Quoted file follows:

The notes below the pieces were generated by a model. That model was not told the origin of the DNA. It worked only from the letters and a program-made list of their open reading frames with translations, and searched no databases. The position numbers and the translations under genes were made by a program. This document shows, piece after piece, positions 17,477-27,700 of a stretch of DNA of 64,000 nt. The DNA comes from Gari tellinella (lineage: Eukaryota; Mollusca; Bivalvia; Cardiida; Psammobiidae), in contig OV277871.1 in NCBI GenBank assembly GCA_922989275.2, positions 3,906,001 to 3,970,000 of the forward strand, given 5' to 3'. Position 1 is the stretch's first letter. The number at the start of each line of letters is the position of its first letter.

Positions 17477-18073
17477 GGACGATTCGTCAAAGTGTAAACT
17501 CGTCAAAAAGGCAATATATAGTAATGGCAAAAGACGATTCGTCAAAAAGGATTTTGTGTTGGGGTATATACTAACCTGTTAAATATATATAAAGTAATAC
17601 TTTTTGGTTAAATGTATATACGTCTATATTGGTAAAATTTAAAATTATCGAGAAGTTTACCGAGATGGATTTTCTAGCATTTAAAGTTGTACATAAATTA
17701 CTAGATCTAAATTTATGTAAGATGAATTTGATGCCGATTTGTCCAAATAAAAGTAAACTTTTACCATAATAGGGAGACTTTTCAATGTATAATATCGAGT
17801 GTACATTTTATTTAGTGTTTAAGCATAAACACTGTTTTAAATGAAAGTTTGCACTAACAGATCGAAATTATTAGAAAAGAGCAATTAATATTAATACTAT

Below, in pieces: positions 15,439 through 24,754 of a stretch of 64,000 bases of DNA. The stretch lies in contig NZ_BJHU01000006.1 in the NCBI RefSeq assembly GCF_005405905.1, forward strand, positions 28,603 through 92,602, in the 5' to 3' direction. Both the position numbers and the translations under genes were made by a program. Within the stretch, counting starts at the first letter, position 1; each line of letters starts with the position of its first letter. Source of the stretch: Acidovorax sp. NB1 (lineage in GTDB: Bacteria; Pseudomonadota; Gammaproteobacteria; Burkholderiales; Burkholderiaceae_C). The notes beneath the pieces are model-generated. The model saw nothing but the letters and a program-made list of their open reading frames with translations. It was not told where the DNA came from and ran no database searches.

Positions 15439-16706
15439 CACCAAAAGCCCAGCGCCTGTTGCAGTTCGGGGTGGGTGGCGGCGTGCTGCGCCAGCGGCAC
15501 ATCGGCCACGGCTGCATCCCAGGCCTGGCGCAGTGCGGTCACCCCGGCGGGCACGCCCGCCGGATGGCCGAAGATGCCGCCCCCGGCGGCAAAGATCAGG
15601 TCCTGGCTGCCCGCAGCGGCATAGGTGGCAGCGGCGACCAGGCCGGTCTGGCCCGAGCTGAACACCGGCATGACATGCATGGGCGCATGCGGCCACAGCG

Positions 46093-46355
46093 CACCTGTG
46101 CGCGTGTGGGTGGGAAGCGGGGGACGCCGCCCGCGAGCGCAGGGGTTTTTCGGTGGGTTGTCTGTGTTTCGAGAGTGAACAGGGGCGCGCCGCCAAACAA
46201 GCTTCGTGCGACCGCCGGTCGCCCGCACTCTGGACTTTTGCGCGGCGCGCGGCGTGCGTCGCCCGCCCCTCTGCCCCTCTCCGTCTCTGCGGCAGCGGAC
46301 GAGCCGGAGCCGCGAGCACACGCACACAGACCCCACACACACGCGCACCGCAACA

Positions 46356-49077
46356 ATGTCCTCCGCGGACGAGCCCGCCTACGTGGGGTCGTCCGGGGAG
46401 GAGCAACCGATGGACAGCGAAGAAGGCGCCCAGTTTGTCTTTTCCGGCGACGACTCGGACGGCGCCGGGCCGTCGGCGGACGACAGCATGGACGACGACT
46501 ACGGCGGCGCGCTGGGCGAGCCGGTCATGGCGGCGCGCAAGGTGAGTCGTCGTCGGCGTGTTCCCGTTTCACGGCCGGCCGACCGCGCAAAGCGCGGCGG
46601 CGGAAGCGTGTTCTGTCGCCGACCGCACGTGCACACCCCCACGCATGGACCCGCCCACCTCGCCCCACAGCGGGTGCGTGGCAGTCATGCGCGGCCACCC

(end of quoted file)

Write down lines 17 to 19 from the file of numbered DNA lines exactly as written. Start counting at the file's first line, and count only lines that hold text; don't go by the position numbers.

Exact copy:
46301 GAGCCGGAGCCGCGAGCACACGCACACAGACCCCACACACACGCGCACCGCAACA

Positions 46356-49077
46356 ATGTCCTCCGCGGACGAGCCCGCCTACGTGGGGTCGTCCGGGGAG